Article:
Some of these RV resorts are HUGE. One of the biggest ones we visited in Florida was Sun-N-Fun in Sarasota. They have almost 1500 spots in this paradise – mostly full-time RVers and a lot of mobile homes. The preferred mode of transportation is a golf cart. The parking lot for the pool was strictly for carts.

I saw a woman driving a cart with a beautiful Afghan Hound in the front seat and her husband politely sitting in the backseat of the cart holding a beer that was perfectly nestled on the top of his belly. He didn’t seem to mind and was probably more content in the back seat… Just sayin’. And some of these golf carts were painted with custom colors and had the names and state of the owners:

Barb and Anthony Russo
Poughkeepsie, NY

Adorned with rainbows that go over the tops of their names. I so wanted one of those! But my wife quickly reminded me that if we are going to pull a vehicle, it’s going to be a car, not a golf cart. Good point.

So, back to the inventory. I can see how useful it would be to have an inventory of all the things that we have in the RV.  I probably had forgotten a lot of the stuff we were harboring. I was fairly certain that we had a number of spiders underneath, maybe a few geckos or mice and possibly a cockroach or two.  Opening up the first door gave me pause after thinking about all those critters. But I endeavored to get an accurate inventory of our ‘stuff’.

The first compartment was easy because it had some of our big things stored in it like our chairs, an hors d’oeuvre table, a lawn mat and a few cushions. No critters. Check! Next compartment had a collection of odds and ends that I had no idea why we had them stored in the RV. Cocktail napkins (a.k.a. 500 grit sandpaper) for every major holiday that were tightly packed in a large ziplock bag. What the heck do we need those for? I put those in the garbage bag straight away. Then the plastic cups… every size and color… as, I’m sure, my wife would want to color coordinate with the napkins. Don’t see the need for those either. Out they go. One crescent wrench, a flathead screwdriver, two hammers and a set of standard and metric sockets… great…. keep those for sure. Then I found the colored plates and a plethora of plastic cutlery. No need to keep those. We have stainless steel forks and knives in the RV.  The rest of the things were tools, a bike lock, volt meter and a new bag of bungee cords – SCORE! I was looking for those. There were some room fresheners that I chucked out as well. Our home smells great.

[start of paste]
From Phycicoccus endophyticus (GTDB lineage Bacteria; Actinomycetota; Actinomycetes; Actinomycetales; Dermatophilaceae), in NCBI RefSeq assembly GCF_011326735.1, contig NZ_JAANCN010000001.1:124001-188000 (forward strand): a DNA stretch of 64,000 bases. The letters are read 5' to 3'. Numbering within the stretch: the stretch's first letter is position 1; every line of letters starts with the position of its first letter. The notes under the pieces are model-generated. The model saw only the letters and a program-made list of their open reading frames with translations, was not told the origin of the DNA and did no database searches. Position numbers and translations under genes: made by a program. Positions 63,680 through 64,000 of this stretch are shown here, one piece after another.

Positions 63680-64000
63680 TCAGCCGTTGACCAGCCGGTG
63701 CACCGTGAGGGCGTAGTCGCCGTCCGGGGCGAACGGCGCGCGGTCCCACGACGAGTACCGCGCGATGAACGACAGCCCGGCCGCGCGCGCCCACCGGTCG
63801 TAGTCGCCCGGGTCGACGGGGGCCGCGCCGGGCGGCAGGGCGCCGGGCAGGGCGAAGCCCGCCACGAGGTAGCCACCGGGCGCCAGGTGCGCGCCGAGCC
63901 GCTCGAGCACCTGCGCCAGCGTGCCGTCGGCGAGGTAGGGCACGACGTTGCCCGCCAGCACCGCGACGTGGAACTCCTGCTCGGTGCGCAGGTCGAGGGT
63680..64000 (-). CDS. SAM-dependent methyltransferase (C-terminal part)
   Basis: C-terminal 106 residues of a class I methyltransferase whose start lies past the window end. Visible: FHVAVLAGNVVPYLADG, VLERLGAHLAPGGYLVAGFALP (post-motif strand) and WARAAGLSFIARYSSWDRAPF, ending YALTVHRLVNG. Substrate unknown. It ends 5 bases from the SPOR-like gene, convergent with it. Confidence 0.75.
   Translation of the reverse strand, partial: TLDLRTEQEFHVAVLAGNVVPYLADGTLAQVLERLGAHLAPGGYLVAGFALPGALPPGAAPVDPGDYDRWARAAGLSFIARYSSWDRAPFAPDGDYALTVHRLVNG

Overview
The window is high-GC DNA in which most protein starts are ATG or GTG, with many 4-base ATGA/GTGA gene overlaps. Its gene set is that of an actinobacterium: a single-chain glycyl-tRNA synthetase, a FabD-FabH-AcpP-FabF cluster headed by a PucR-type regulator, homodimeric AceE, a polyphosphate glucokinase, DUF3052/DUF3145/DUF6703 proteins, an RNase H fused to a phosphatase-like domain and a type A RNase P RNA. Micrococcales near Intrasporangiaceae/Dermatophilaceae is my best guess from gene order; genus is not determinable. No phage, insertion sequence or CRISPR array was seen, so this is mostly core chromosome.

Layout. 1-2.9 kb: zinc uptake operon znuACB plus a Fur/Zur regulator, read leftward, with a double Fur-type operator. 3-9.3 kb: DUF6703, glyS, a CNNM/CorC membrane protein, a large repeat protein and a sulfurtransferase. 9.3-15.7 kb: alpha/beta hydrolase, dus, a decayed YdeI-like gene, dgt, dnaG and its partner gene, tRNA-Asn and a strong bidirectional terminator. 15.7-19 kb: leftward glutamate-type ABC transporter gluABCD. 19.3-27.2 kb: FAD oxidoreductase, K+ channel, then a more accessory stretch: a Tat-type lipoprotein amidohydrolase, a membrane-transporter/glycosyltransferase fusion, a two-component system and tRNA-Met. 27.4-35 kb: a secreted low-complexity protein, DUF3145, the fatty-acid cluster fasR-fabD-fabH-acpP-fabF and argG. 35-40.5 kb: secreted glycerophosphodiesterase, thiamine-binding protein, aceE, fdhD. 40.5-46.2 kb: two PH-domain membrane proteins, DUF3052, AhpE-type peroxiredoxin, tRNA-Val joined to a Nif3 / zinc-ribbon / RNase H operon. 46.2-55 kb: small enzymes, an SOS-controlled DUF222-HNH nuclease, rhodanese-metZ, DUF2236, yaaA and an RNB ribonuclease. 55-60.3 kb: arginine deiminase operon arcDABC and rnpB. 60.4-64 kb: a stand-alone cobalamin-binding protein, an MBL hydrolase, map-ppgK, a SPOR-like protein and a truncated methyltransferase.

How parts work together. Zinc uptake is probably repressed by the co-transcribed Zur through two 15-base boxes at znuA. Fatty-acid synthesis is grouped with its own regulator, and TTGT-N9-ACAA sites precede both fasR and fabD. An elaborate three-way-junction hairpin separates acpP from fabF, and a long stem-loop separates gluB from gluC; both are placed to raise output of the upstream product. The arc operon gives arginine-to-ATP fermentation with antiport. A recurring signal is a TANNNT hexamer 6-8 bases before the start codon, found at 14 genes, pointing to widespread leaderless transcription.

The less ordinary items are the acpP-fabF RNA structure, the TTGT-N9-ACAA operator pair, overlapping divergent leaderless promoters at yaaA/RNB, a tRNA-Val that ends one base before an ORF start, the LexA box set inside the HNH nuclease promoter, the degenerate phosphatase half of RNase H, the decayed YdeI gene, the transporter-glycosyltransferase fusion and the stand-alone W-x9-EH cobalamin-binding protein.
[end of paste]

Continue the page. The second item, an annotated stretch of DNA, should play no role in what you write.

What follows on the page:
Next compartment… I opened the door and…. WTF! There was a mama raccoon and two baby raccoons just staring at me. I dropped my clipboard and let out a little shriek. I was staring at them straight in their eyes wondering how the heck they got in that compartment. We must have left the compartment door open one night and the little critter crawled in there and had some babies. Just then, the raccoons started making the craziest, awful screeching sound, I’m sure out of fear of seeing my shirt that was adorned with the Rocky Mountains covered in snow.

A lady from across the way started screaming, but I could not understand anything she was saying as I don’t speak French. She then started screaming in English and was apparently very upset about the raccoons. She was saying something about how cruel I was for keeping my pets in a RV compartment. I tried to explain to here that these were NOT my pets. But she kept on screaming until a few more neighbors gathered around our rig. It was all in French. Apparently, they were holding court, waving their arms in the air, pointing at the raccoons and glaring at me.

As I was about to explain to them that these were not my pets, the three raccoons jumped out of the compartment and scampered down the road. They rattled their way to the edge of the park and were about to enter a large mangrove, so I quickly ran after them; I snapped a picture just before they disappeared.

I think the neighbors were satisfied that these were truly wild animals and I had no intention of keeping them around as pets. My wife arrived back from her day at the mall and took one look at the bag on the table that was filled with her entertainment gear. She darted a dirty look at me and started putting all that stuff back into the compartment. I was determined to avoid the lecture, so I grabbed my swim trunks and quickly headed toward the pool.

Wintering in Florida is something very different from wintering in Colorado and doing it while most of the country is experiencing one of the coldest winters in decades makes me feel much happier that we bought our RV. I’m fairly certain that I will never take an inventory of our compartments again. And we still have our party napkins, plates, cutlery and plastic glasses for our next happy hour. We’re still living our adventure! Be well and be sure to stop by and say hello if you see us in an RV park. We are always happy to entertain new friends 🙂